Gun Ban Position Paper

Position paper
Peaceful Responsible Owners of Guns (PROGUN)
and United Airsoft Alliance (UAA)

PROGUN opposes a Total Gun Ban

A total gun ban is unrealistic and not feasible within the Philippines. While other countries and organizations such as IANSA (International Action Network on Small Arms) may advocate such a ban, the conditions prevailing in other countries as well as the Western European countries where IANSA has its base, are different from the Philippines.

Unlike the Western countries, the Philippines suffers from rampant crime in the form of robberies and thefts, kidnapping, drug violence, terrorism in the South, Communist insurgency, and political and profession related killings. In spite of the best efforts of the Philippine National Police (PNP) and the Armed Forces (AFP), these crimes have not been curbed or lessened over the years. If anything, the crime situation in the country has gotten worse.

The mandate of the PNP is to preserve general state of peace and order. The PNP are not mandated to protect individual citizens on a 24 hour basis, seven days a week. Stated otherwise, the police cannot be present everywhere and always to protect its citizens. For this reason, the more affluent Filipinos hire private security guards for their homes and subdivisions or personal bodyguards for the even wealthier. However, for the ordinary citizens who are not as moneyed, a total gun ban would leave them totally defenseless against criminal elements.

There are insufficient number of police to protect the citizenry

On a per capita basis, there are clearly insufficient number of police with which to provide protection for the entire citizenry. Moreover, due to lack of financial resources, our police are under-equipped and lack the crime fighting tools that they ought to have in their inventory such as police cars, firearms, non-lethal weapons, communications equipment, and precinct jails and facilities.

Police work is reactive rather than proactive. This means that police often fail to be present at the scene of the crime to prevent the crime from happening; rather the police arrive after the crime has been committed for investigation and pursuit of the criminal. This is small consolation for the families of victims who have already been murdered, assaulted, kidnapped or raped. Moreover, a large number of crimes are not even solved. Consider the following unsolved murder victims:

  • Judges Henrick Gingoyon (RTC-Pasay) and Voltaire Rosales (RTC-Tanauan), who were shot dead in relation with cases that they were handling.
  • Justice Valerio of the Office of the Government Corporate Counsel (OGCC) shot dead in front of his home upon arrival at night.
  • Armscor Vice president Danny De La Paz who was shot dead on the way home from the plant by hired gunmen. De la Paz, who was an accomplished competitive shooter, was unable to carry his firearm at that time due to the COMELEC gun ban.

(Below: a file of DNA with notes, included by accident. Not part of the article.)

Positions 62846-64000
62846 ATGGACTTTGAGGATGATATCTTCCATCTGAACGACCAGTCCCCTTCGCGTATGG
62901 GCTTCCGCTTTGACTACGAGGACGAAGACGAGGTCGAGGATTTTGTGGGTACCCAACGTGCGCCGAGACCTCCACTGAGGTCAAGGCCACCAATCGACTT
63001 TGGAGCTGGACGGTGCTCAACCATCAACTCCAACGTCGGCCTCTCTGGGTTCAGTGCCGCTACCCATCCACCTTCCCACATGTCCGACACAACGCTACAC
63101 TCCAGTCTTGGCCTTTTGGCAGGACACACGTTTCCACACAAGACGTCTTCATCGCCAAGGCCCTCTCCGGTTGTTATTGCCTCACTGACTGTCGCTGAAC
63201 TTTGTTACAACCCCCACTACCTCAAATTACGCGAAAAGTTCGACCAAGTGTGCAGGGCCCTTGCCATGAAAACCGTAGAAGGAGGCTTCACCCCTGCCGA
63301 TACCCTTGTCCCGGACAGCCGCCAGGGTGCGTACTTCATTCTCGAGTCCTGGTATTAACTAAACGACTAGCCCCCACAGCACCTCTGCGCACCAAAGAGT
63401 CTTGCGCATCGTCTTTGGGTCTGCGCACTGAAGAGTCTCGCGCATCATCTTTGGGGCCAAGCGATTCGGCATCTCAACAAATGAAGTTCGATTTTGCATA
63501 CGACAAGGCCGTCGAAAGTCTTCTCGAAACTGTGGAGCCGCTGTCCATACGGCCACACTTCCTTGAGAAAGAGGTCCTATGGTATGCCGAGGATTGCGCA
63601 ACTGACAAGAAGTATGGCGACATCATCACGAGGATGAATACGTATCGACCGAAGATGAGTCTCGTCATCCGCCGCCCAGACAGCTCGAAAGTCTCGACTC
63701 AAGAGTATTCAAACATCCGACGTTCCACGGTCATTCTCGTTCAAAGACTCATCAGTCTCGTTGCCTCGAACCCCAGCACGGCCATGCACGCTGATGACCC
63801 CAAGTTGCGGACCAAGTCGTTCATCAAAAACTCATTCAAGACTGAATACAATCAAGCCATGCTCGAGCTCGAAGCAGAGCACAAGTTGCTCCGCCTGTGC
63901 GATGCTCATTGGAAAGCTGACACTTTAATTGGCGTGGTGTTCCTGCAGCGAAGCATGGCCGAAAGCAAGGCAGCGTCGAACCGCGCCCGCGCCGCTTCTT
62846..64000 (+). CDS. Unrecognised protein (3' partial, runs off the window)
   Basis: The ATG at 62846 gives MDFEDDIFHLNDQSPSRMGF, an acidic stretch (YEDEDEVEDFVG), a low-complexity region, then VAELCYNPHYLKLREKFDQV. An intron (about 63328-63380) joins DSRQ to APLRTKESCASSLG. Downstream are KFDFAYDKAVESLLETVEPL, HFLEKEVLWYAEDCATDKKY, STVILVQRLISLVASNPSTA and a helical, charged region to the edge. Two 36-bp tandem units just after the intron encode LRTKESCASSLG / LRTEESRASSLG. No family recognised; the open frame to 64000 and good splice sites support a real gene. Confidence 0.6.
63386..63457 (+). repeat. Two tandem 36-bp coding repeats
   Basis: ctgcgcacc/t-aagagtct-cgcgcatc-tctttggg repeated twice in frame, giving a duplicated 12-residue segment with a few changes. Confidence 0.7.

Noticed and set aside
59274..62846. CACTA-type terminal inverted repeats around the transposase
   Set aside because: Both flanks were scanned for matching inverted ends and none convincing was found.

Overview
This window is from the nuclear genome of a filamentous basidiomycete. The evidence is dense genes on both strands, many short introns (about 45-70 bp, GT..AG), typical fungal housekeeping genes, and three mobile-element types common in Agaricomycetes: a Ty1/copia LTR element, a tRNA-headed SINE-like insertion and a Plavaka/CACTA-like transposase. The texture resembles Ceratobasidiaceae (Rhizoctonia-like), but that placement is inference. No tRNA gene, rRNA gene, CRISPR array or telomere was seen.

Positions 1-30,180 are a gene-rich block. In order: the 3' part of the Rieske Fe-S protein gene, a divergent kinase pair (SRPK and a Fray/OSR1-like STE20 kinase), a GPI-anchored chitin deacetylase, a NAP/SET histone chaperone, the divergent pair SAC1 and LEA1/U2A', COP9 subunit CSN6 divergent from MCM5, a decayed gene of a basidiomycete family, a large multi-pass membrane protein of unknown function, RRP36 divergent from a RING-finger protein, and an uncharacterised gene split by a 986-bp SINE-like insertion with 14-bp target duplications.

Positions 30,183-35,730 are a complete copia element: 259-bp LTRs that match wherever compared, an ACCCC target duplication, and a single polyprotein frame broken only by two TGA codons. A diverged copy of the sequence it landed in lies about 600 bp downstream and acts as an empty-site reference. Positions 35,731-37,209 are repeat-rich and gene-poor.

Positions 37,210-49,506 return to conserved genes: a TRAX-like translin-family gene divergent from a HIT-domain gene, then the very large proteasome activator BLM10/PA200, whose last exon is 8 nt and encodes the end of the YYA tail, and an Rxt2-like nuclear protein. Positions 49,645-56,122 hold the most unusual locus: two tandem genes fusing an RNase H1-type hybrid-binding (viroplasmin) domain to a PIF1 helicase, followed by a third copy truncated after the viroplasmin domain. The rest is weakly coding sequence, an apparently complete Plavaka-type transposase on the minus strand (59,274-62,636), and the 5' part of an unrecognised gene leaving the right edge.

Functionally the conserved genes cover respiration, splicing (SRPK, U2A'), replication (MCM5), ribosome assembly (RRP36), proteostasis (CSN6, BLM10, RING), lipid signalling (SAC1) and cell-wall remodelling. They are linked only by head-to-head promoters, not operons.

• The numerous journalists and broadcasters who have been shot dead on occasion of their handling of sensational issues.

This deficiency is recognized by civil society. Consequently, the modern concept of crime prevention is the citizens acting in conjunction with the police in community crime prevention. Thus, barangay tanods and police, neighborhood watches, and private security guards supplement the police in their crime prevention work. This also should include a responsible armed citizen base, who may bear their firearms in protection of themselves, their families and their homes, until such time as the police may arrive. These are recent actual cases that prove that the prudent use of firearms in the hands of a competent citizen, saves lives:

  • In the recent case of Sonny Parsons, in Marikina City, he used a lawfully licensed pistol to protect himself and his family against drug crazed criminals who entered his house and attempted to rob his family and rape his daughter. The shooting was held to be justified in the Parsons case, by the Marikina City Prosecutor’s Office.
  • Prosecutor Jonathan Lledo of the Quezon City Prosecutor’s Office used a concealed Glock 26 to restrain an amok inmate who got loose in open court and wield a concealed ice pick. The inmate who attempted to kill Judge Rosanna Fe Maglaya of RTC-Qc Branch 85, and who took a court steonographer as hostage, as subdued by prosecutor Lledo and the BJMP guards who arrived later.
  • Champion Shooter Grace Tan was acquitted of homicide when she shot a criminal whom she caught in the act of trying to steal her car. Tan, who had surprised the criminal, was attacked her judicious response immediately neutralized the criminal without any further incident.

The right to life and self-defense is a natural, human right

The right of citizens to life, liberty and property is enshrined in our Constitution. This means that each and every Filipino has a fundamental and inalienable right to maintain and protect his own life and that of his family, and others, if necessary. The State cannot enact legislation which would curtail or prevent the right of its citizens to life or defense thereof, otherwise such laws or rules would be unconstitutional. Thus Article II Section 5 of the Constitution provides: